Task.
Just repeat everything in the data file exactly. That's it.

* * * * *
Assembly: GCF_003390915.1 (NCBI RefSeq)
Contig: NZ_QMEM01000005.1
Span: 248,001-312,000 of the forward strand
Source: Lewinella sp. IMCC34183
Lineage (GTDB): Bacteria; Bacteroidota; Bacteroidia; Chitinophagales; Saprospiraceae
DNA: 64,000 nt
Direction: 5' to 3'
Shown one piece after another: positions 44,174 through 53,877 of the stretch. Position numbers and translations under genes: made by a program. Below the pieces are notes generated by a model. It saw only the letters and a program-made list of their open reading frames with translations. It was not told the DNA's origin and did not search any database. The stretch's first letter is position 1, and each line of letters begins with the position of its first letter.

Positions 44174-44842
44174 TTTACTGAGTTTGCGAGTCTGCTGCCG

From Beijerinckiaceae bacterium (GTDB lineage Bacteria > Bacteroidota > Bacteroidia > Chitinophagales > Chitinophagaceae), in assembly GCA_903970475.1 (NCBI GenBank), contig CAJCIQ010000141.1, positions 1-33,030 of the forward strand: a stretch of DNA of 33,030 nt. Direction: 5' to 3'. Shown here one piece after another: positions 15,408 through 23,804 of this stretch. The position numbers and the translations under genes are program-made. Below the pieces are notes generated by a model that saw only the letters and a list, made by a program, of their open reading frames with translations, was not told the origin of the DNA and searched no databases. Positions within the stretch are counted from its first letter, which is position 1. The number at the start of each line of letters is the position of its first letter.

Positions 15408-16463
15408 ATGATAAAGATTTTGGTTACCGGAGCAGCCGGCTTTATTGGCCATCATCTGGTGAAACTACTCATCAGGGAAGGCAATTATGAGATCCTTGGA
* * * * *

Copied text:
Assembly: GCF_003390915.1 (NCBI RefSeq)
Contig: NZ_QMEM01000005.1
Span: 248,001-312,000 of the forward strand
Source: Lewinella sp. IMCC34183
Lineage (GTDB): Bacteria; Bacteroidota; Bacteroidia; Chitinophagales; Saprospiraceae
DNA: 64,000 nt
Direction: 5' to 3'
Shown one piece after another: positions 44,174 through 53,877 of the stretch. Position numbers and translations under genes: made by a program. Below the pieces are notes generated by a model. It saw only the letters and a program-made list of their open reading frames with translations. It was not told the DNA's origin and did not search any database. The stretch's first letter is position 1, and each line of letters begins with the position of its first letter.

Positions 44174-44842
44174 TTTACTGAGTTTGCGAGTCTGCTGCCG

From Beijerinckiaceae bacterium (GTDB lineage Bacteria > Bacteroidota > Bacteroidia > Chitinophagales > Chitinophagaceae), in assembly GCA_903970475.1 (NCBI GenBank), contig CAJCIQ010000141.1, positions 1-33,030 of the forward strand: a stretch of DNA of 33,030 nt. Direction: 5' to 3'. Shown here one piece after another: positions 15,408 through 23,804 of this stretch. The position numbers and the translations under genes are program-made. Below the pieces are notes generated by a model that saw only the letters and a list, made by a program, of their open reading frames with translations, was not told the origin of the DNA and searched no databases. Positions within the stretch are counted from its first letter, which is position 1. The number at the start of each line of letters is the position of its first letter.

Positions 15408-16463
15408 ATGATAAAGATTTTGGTTACCGGAGCAGCCGGCTTTATTGGCCATCATCTGGTGAAACTACTCATCAGGGAAGGCAATTATGAGATCCTTGGA